"The politicians and people with insight of the two countries should work together to conquer difficulties so as to promote the normal development of bilateral ties and ensure that the two countries will be friendly from generation to generation," Chinese Vice President Zeng Qinghong said when meeting with a delegation of the Japanese Social Democratic Party led by the party leader Fukushima Mizuho.

"The China-Japan relationship is currently faced with serious difficulties and China is not the one who should shoulder the responsibility," Zeng said.

The vice president said the visits of Japanese leaders to the Yasukuni Shrine, which honors convicted class-A World War II criminals along with other war-dead, have seriously hurt Chinese people's feelings and impaired the political foundation of Sino-Japanese ties.

Japanese Prime Minister Junichiro Koizumi visited the shrine in October, the fifth since he took office in April 2001.

Describing China and Japan as close neighbors and countries of great regional influence, Zeng said the development of Sino-Japanese relations concerns not only the fundamental interests of the two peoples but also the prosperity and stabilityof Asia and the whole world.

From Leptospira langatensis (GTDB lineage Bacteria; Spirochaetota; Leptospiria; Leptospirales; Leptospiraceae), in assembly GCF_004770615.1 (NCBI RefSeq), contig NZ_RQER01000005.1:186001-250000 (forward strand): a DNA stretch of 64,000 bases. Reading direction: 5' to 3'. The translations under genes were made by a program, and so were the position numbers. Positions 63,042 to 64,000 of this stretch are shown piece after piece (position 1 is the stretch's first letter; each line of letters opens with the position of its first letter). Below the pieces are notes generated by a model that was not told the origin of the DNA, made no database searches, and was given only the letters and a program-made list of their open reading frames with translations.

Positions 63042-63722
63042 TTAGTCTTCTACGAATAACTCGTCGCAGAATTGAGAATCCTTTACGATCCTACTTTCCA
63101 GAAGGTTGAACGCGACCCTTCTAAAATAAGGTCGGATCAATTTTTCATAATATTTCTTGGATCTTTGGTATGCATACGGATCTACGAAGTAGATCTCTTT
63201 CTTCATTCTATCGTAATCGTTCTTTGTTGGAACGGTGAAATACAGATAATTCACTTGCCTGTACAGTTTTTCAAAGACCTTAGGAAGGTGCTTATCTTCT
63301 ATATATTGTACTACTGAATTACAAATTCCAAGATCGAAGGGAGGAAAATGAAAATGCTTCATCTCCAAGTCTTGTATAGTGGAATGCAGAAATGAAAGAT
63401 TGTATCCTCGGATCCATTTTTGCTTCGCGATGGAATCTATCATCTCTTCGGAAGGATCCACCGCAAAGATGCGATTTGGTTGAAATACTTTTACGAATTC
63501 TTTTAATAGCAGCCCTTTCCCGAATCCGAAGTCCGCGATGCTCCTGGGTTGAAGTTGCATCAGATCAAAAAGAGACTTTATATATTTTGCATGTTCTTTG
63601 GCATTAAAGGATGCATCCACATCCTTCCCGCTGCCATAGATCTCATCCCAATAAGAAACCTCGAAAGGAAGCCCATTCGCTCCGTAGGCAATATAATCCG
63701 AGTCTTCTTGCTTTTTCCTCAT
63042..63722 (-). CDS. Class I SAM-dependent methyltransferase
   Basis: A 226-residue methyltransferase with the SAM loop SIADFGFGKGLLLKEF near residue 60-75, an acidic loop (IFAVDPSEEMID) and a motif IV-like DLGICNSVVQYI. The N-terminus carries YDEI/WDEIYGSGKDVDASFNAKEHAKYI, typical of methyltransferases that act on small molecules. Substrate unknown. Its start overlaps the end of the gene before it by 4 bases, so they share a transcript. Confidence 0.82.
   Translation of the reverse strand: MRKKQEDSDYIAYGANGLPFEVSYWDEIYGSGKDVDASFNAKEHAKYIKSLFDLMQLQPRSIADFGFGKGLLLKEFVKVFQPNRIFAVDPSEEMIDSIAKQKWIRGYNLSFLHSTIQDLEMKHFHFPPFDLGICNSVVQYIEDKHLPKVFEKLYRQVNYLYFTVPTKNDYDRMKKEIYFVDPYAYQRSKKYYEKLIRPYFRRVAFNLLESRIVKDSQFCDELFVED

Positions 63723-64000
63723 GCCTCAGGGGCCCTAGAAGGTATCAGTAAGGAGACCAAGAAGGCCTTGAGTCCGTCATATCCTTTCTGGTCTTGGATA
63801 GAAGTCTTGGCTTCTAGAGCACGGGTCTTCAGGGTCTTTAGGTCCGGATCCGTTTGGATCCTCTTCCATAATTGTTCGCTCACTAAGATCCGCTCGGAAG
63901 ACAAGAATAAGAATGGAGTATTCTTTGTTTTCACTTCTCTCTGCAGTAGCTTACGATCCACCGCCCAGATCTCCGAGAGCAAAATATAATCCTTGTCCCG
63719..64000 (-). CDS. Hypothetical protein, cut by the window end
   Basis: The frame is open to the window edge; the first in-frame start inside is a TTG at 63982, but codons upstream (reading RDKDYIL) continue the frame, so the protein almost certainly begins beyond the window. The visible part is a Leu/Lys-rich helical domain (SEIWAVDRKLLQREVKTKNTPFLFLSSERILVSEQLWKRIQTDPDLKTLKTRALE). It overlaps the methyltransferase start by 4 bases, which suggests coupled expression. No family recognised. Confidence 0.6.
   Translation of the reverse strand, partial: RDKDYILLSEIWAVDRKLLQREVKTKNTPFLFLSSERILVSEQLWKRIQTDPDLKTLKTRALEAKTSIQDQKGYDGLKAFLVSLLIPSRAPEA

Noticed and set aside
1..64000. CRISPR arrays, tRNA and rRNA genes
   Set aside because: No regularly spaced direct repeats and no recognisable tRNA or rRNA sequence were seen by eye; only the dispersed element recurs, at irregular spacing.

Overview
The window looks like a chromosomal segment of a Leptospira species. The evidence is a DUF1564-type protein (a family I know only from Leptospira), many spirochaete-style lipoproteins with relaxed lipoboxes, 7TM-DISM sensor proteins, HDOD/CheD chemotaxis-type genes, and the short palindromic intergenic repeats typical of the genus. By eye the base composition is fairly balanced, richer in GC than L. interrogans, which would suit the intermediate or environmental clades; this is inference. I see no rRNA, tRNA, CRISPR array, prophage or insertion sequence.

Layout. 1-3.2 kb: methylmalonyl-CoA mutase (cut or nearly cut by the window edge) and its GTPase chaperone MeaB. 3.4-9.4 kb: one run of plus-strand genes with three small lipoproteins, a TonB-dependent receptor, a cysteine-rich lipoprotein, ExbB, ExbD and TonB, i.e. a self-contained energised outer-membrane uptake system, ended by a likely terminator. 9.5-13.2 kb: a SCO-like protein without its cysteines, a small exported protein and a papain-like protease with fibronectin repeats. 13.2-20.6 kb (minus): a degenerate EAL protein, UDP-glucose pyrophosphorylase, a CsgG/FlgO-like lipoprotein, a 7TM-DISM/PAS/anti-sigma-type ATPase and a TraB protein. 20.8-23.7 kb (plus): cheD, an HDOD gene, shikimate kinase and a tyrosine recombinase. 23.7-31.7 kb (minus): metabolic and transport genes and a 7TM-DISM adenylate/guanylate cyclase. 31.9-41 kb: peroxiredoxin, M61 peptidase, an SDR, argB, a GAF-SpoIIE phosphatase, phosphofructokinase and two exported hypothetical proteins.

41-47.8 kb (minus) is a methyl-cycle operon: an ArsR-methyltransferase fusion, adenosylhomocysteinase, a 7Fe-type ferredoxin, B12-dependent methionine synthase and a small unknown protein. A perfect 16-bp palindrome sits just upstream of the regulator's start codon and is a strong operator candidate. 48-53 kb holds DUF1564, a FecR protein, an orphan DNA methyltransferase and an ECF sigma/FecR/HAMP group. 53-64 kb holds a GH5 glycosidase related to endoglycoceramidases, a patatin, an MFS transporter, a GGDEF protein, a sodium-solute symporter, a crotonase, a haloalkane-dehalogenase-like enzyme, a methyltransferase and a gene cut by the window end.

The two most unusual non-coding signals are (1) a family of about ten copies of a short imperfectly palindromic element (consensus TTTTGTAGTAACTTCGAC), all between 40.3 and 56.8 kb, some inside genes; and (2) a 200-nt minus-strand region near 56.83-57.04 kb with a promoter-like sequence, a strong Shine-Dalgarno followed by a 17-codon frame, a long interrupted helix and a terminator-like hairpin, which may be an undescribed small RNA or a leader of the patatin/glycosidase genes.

"The Chinese party and government value the relations with Japan," Zeng said, expressing the hope that the two countries bear in mind the three political documents reached between the two countries and realize peaceful coexistence, friendship, reciprocal cooperation and common development with the attitude of taking history as a mirror and looking forward to the future.

Zeng also expressed his appreciation of the Social Democratic Party, saying that the party has played an active role in promoting the friendly cooperation between China and Japan.

He said the Communist Party of China will join efforts with the Japanese party to push forward Sino-Japanese ties.

Fukushima said the Japanese leader's visit to the Yasukuni Shrine is a major obstacle blocking the healthy development of bilateral ties and her party is firmly opposed to it.

She said the Social Democratic Party of Japan believes that Japan should face up to its historical responsibility and adhere to peaceful development.

Fukushima said the relations between Japan and China are important and her party will continue making efforts to promote bilateral good-neighborly and friendly cooperation.